Etymology
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ripper (n.)

1610s, "one who or that which rips," in any sense of that word, originally chiefly in technical use and slang, agent noun from rip (v.).

The meaning "killer who mutilates his victims" (1890) is from Jack the Ripper, the notorious London serial murderer of 1888-1891, whose nickname contains a pun on ripper in sense of "tool for ripping" old slates, etc. (1823) and the slang meaning "very efficient or excellent person or thing, a 'ripping' fellow" (1838), from ripping (q.v.) in the sense of "excellent, splendid."

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bodice (n.)

1560s, oddly spelled plural of body, originally the name of a tight-fitting Elizabethan inner stays or corset, laced in front, covering the torso, worn by women and sometimes men; plural because the body came in two parts which fastened in the middle. For the spelling, compare deuce. In modern use, an outer laced garment covering the waist and bust worn by women, often as an ornament.

Bodice-ripper for "racy romance novel" is from 1981. Related: Bodiced.

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Jack 

masc. proper name, attested by 1218, probably via Anglo-French Jake, Jaikes, from Old French Jacques (which was a diminutive of Latin Jacobus; see Jacob), but in English the name always has been regarded as a familiar form of John, and some have argued that it is a native formation. In Middle English spelled Jakke, Jacke, etc., and pronounced as two syllables ("Jackie").

In England, Jack became a generic name applied familiarly or contemptuously to anybody (especially a young man of the lower classes) from late 14c. Later used especially of sailors (1650s; Jack-tar is from 1781); Jack-ashore (adj.) "drinking and in high spirits, recklessly spending" (1875) also is an image from sailors (1840 as a book title). In U.S., as a generic name addressed to an unknown stranger, attested from 1889. Every man Jack "everyone" is from 1812. Also see jack (n.).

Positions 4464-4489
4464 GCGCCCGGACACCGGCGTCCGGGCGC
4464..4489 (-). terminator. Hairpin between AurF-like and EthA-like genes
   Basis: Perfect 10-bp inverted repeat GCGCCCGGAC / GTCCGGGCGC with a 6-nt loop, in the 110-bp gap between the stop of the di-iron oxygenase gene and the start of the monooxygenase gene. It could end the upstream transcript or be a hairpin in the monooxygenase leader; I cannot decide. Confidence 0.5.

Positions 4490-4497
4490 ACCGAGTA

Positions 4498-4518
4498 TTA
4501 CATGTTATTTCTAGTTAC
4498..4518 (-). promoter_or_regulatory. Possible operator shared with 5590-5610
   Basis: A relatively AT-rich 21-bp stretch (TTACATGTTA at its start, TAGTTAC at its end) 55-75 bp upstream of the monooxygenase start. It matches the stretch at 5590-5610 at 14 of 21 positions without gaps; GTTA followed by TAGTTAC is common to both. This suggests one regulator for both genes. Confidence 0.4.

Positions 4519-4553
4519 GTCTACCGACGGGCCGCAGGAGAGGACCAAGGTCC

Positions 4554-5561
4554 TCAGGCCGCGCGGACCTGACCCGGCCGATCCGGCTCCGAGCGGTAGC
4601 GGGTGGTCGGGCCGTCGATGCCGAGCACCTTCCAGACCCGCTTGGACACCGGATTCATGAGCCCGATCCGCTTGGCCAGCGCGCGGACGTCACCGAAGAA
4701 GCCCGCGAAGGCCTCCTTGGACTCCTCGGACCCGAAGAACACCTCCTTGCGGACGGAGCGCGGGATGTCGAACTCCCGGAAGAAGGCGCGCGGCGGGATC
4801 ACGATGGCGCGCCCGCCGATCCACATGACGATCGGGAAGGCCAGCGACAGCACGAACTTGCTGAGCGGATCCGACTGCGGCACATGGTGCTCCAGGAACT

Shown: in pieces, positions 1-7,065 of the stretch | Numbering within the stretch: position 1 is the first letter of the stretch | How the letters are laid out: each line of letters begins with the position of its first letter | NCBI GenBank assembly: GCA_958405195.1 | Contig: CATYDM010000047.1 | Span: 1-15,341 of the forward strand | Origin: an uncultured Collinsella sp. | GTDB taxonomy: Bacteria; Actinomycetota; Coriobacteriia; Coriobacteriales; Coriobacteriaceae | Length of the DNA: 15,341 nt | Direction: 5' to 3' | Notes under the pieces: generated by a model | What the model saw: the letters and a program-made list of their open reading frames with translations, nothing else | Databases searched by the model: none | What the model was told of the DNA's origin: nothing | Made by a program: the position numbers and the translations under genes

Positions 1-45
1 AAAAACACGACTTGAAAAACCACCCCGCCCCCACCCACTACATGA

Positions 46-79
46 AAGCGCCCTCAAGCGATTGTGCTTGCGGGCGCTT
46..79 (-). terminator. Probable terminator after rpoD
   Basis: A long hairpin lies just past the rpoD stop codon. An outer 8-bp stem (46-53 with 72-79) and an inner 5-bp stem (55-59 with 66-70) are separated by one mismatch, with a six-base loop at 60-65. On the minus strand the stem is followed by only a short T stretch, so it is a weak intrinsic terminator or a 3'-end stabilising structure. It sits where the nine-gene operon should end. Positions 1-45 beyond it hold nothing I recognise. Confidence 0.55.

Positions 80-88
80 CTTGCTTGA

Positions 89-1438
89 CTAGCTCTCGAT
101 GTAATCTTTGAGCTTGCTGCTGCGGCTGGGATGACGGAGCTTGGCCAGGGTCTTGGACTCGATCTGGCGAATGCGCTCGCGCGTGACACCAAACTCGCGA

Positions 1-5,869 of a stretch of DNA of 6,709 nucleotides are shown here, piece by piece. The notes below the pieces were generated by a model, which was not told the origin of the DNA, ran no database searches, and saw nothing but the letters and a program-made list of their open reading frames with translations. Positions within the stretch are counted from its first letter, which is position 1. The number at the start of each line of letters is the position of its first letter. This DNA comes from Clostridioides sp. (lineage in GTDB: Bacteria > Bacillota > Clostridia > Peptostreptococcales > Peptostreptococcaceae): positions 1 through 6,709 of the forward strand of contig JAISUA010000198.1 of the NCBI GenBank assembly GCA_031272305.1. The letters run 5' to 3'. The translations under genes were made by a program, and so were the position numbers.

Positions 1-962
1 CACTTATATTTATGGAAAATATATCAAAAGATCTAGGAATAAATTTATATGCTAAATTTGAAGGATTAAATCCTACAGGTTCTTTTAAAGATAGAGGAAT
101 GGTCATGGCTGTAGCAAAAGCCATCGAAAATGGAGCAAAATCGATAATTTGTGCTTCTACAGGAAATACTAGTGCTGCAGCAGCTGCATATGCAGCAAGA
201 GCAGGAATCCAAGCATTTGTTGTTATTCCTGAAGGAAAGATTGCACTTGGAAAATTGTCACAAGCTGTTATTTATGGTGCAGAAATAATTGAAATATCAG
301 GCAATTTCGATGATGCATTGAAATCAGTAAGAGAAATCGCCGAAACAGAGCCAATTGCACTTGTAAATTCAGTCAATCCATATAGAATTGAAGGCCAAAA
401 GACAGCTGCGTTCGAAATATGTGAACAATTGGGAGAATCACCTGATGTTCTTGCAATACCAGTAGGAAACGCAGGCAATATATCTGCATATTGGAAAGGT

Used in male personifications from 15c.; first record of jack-of-all-trades "person handy at any kind of work or business" is from 1610s; Jack Frost is from 1826; Jack-nasty "a sneak or sloven" is from 1833 (Jack-nasty-face, a sea-term for a common sailor, is from 1788). Jack Sprat for a small, light man is from 1560s (his opposite was Jack Weight). Jack-pudding "comical clown, buffoon" is from 1640s. Jack-Spaniard is from 1703 as a Spaniard, 1833 as "a hornet" in the West Indies. Other personifications listed in Farmer & Henley include jack-snip "a botching tailor," Jack-in-office "overbearing petty official" (1680s), Jack-on-both-sides "a neutral," Jack-out-of-doors "a vagrant" (1630s), jack-sauce "impudent fellow" (1590s).

The U.S. plant jack-in-the-pulpit (Indian turnip) is attested by 1833. Jack the Ripper was active in London 1888. The Scottish form is Jock (compare jockey (n.)). Alliterative coupling of Jack and Jill is from 15c. (Iakke and Gylle, Ienken and Iulyan). Jack Ketch for "hangman, executioner" (1670s) is said to be from the name of a public executioner in the time of James II (compare Derrick); it also was used as a verb meaning "to hang."

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